WI Divorce Guide

How to File for Divorce in Wisconsin

  1. Pick the Correct Forms

    Evaluate these questions before beginning the filing process: Are there minor children involved? Are you filing independently or jointly? Will you need temporary orders while the divorce is pending?

    The most common forms you need to complete are the Summons, Petition & Confidential Addendum. The presence of minor children in a marriage will require additional forms.

  2. Complete the Forms

    Gather the necessary information for both you and your spouse. Birth dates, social security numbers, and addresses are required.

  3. File the Papers at Your Local Courthouse

    Contact your local county clerk’s office for the filing fees. Fees range from $175 - $188.

  4. Serve Your Spouse (if filing separately)

    Serve the divorce paperwork and obtain proof of service. You can use the sheriff’s department or a private service company to serve your spouse.  Obtain a signed Affidavit of Service or Admission of Service from your spouse. Begin preparing for the temporary hearing.

  5. Wait 120 Days Minimum

    Mandatory 120 day waiting period begins after service has been accomplished or the joint petition has been filed with the court.  If you were just served divorce papers in Wisconsin, you have 20 days to respond.

  6. Attend Temporary Hearing (if requested previously)

    Both parties are required to complete a Financial Disclosure Statement and bring it to the hearing. A commissioner or judge will hear each side's requests and then decide temporary orders. Temporary orders must be followed until the final divorce settlement. If you are unhappy with the outcome, you have 10 days to file an appeal of the commissioner's decision. A judge would then review the orders and make a final decision.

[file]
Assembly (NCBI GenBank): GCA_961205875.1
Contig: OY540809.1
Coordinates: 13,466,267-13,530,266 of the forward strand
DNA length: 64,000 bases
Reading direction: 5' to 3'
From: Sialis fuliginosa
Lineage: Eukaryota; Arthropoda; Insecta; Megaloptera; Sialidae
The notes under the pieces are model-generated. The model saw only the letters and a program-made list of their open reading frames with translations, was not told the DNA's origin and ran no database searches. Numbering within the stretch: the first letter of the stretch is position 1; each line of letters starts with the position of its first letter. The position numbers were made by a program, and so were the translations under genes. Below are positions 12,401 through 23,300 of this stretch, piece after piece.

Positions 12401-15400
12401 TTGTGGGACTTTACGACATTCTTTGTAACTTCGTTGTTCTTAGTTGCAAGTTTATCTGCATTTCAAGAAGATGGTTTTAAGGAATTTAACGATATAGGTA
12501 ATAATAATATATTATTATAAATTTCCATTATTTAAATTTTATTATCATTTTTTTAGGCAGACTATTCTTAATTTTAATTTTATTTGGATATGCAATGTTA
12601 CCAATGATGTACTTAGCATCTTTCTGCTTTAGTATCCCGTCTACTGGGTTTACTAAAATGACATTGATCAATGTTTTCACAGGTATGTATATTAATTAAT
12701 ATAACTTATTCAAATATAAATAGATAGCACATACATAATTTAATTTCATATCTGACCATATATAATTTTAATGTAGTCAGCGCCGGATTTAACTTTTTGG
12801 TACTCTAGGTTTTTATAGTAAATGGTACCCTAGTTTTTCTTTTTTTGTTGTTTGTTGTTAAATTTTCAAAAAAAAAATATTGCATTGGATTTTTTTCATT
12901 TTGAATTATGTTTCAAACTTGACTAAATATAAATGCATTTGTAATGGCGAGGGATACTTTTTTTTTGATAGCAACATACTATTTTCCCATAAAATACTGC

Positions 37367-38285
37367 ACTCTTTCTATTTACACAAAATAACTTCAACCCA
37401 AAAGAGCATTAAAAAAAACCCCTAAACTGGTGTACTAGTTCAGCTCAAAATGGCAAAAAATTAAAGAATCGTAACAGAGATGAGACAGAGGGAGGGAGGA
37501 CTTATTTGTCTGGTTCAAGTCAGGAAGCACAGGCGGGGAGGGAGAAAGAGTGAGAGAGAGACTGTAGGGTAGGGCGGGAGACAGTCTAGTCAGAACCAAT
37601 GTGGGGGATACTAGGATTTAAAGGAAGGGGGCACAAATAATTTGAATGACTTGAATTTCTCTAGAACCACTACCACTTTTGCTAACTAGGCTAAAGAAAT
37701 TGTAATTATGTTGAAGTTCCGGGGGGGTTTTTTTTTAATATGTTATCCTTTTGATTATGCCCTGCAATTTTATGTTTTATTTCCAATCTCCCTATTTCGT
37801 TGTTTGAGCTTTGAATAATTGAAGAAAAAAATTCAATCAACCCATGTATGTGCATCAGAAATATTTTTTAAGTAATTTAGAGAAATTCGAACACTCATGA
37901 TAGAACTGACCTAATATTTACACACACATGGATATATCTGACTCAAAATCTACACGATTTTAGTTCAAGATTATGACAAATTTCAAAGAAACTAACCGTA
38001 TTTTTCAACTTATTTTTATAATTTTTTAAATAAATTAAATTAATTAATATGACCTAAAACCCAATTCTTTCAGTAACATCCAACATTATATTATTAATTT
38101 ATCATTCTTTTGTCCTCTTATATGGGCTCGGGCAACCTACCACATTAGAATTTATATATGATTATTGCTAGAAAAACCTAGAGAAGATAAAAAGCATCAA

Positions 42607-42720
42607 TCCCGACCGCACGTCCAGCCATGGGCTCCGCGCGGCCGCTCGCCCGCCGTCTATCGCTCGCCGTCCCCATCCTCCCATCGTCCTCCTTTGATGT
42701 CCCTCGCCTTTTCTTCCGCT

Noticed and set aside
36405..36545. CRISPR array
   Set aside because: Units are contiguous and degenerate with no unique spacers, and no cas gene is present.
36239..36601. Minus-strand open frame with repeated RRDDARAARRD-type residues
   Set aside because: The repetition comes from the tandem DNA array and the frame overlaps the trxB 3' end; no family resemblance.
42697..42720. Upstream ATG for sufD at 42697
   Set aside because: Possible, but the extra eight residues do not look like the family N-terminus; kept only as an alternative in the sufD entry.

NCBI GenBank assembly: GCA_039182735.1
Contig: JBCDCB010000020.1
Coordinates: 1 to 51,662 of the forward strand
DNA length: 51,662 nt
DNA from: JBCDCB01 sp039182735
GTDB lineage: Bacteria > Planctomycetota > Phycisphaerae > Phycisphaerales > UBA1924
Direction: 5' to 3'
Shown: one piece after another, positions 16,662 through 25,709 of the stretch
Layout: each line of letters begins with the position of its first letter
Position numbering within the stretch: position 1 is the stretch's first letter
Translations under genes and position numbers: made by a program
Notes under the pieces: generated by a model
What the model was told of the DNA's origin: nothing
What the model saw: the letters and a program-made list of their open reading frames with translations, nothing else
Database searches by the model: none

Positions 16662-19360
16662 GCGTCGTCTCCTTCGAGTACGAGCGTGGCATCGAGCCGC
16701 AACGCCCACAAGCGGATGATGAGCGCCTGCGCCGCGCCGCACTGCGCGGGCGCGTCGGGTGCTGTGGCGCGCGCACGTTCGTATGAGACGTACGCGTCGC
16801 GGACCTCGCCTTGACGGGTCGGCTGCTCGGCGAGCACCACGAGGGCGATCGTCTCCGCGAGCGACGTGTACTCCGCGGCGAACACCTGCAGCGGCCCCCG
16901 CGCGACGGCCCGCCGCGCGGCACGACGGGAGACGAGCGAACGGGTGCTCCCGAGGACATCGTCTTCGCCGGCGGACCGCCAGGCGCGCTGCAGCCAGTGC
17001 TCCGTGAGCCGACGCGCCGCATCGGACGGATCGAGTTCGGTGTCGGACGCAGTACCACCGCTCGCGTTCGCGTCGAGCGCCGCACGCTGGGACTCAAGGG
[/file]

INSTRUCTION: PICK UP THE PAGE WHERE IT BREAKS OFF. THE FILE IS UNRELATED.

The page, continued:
7. Prepare for Pre-Trial Conference

    You and your spouse will receive a Notice of Pre-Trial Conference and a Pre-Trial Order. Parents of minors are required to complete the Helping Children Cope with Divorce seminar before the court date. If you and your spouse have resolved all issues, the court can proceed with a stipulated divorce. If you still have outstanding issues, you must notify the court of the specific issues. If child custody or placement is an issue, the court will appoint a Guardian ad Litem to determine the child/children's best interest.

  8. Complete the Divorce or Legal Separation

    A divorce can be granted three ways: stipulated, default, or in a trial:

    • Stipulated hearing: Both parties agree on the terms of the divorce. The judge decides to approve or adjust the settlement.
    • Default hearing: One party fails to appear at the final hearing. The judge will use the other party's proposal when approving the settlement.

    • Trial hearing: The parties cannot come to an agreement. A courtroom trial will take place. The judge will give a final divorce decree. If you are unsatisfied with the final hearing, you have the option to appeal the divorce decree.

Our Milwaukee Family Law attorneys have years of experience in each step of the divorce timeline, allowing you to rest assured knowing your assets (and your heart) are in safe hands. Our attorneys have seen every circumstance that can arise in Wisconsin divorce law

Contact Divergent Family Law today to schedule your free initial consultation.
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Wisconsin Family Law & Divorce Attorneys:
Family Law Attorney Trisha Festerling
Trisha FesterlingAttorney
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Joseph KennedyAttorney
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Kaitlin GrasswickAttorney
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Tom GrieveAttorney
Divergent Family Law Attorney Madeline Bitto
Madeline Bitto Attorney
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Adam KachelskiAttorney
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Corey MontihoAttorney
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